“Freak!” another yelled. Khloe’s face had now flushed a deep red from embarrassment. The giggles had erupted into full-fledged laughter now, every pair of eyes were focused on her. 
        “I’m a joke,” she thought miserably, trying desperately to hold back tears. Never had she been so relieved to hear the bell releasing them to lunch. Jamming her books into her bag, Khloe ran out of the classroom, through the hall, until she was in the empty quad. Hot teardrops were pouring from her eyes now and she collapsed onto a bench. Khloe sat there, head in her hands, drowning in hurt and insecurity as snowflakes gently fell to the ground. Their words echoed in her mind, upsetting her even more. 
       “Freak,” they had said, “Loser.” Her heart felt bruised. She missed her mom more than ever before. 
       “Hey there, how was class?” Ayla walked up, taking a bite out of a bright green apple. Khloe avoided her eyes. “Khloe? Something up?” She tried to get a better look at her friend. “Oh my god! What happened to your eye?! Was it your dad?” 
       “Nothing... I’m fine.” 
        “Oh, come on, stop staying that. I know something’s wrong, just tell me so I can help.” 
         Frustration flared up in Khloe. “You know what? No you can’t. You don’t understand at all. You get to live your perfect life with your perfect future while I’ll be stuck here with an abusive father and an overall sucky life. You weren’t stuck with a disability, you didn’t lose your mom, you don’t know how I feel. So why don’t you just stop trying?” Ayla looked taken aback, the apple lay in pieces on the snow-covered ground. 
        “I’m sorry Khloe, listen, I’m just trying to-” But Khloe never heard the rest of her sentence. She had taken off in a full sprint, a feeble attempt to run away from her problems. Her feet seemed to have a mind of their own as they took her further from the school. Khloe sped down the streets of New York City which were roaring with life. The noise of car horns and street musicians mingled with broken accents and native tongues. It created a sort of symphony, like a soundtrack to her life. Taxis sped pass, yellow muddles in the daylight. The slow-falling snow felt like icy needles as she ran, piercing her skin with an angry intensity. Her blonde hair danced behind her, lashing out into the crisp winter air. Khloe darted over curbs, dodged dawdling tourists. People looked at her curiously, turning around as if trying to spot what she was running from. The familiar high structures that lined the skies now looked dark and reproachful, almost like they were judging her too. It was a city of over eight million, but never had she felt so alone. Finally Khloe reached the filthy steps leading down to the underground metro tunnels. Her feet sloshed in the puddles of melted snow, thoroughly drenching them. She was a mess. Her hair was a total disarray, her eyes were blotchy and red from crying. She had no one anymore, no one loved her. That was the worst feeling in the world.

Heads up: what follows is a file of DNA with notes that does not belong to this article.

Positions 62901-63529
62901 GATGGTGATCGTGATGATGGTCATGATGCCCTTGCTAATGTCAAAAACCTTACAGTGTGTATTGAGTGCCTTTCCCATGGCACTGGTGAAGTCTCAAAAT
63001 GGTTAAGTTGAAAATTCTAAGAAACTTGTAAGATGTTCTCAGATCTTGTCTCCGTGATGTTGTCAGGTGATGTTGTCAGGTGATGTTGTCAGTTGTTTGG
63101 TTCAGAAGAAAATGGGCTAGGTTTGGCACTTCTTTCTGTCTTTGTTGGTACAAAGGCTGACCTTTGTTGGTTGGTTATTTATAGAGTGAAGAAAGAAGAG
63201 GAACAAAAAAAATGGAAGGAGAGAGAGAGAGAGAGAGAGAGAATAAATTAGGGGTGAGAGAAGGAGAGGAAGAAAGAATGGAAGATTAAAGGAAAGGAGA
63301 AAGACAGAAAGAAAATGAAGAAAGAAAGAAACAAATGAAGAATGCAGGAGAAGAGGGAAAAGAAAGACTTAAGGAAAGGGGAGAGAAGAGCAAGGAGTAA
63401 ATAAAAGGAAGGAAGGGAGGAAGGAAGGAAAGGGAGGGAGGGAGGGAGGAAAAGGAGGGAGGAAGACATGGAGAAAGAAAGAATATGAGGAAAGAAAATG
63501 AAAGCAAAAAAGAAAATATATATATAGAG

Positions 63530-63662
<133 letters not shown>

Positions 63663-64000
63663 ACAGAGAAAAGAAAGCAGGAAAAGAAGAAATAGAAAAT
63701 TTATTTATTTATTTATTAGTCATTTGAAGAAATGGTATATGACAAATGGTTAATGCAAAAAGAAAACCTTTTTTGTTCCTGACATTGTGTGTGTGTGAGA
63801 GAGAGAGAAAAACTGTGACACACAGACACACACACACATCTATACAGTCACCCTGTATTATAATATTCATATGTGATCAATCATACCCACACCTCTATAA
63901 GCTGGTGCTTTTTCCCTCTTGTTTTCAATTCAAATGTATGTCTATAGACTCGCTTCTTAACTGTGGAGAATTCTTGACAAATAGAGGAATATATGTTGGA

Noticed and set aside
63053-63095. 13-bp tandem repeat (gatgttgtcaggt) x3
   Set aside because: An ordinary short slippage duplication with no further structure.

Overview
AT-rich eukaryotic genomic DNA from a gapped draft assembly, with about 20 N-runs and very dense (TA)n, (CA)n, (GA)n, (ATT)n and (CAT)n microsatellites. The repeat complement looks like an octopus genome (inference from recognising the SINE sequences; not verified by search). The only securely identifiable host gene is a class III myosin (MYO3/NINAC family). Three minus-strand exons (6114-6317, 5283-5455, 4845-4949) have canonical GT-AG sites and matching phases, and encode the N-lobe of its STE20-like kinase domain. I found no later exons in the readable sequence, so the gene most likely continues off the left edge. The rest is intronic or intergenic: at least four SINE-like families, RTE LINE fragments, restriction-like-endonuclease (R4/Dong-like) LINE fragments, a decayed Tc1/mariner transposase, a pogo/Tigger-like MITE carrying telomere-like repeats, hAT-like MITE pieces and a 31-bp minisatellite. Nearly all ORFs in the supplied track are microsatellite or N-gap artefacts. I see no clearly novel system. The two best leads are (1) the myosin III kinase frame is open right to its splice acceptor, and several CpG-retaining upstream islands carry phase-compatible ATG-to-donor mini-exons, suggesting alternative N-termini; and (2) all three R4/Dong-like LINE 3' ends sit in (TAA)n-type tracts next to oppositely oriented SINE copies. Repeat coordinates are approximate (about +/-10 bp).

Khloe walked slowly towards the edge of the platform, her heart pounding. She knew what she felt like she needed to do. People rushed around her, but Khloe was of no importance to them. She was not crying anymore, but her breaths were irregular and she felt a little lightheaded. In the left hand tunnel, a train sped closer building speed. “I’m alone, all alone,” the words repeated themselves like a mantra as she looked down at the tracks far beneath her. There was no point in living anymore, every aspect of her life was too hard. The subway car had almost reached her, and Khloe knew she was ready. Anticipation was present in her mind, but so was a weird feeling of peace and relief. She had found her escape. 
           “Wait! Khloe, stop!” Ayla screamed from across the station. She had trailed Khloe here in a taxi, and was now desperately trying to reach her friend in time. “KHLOE!” Hesitating, Khloe turned to face Ayla, but her body had seemed to have frozen to the icy floor. Had her friend really followed her here? Did she care enough about Khloe to stop her? But this new choice was so simple, so easy, so very quick. Confusion washed over like a tsunami wave, but she felt the smallest glimmer of hope. The subway train was feet away, Khloe had to make a choice. It was time. WHOOSH! The train shot by, and the cool wind flew throughout the platform. Fragments of litter and dust were swept up from the powerful breeze, the colors of the metro merged into one single, indescribable shade. Then it began to slow to a screeching halt, the air was submerged in a quiet stillness. Game over.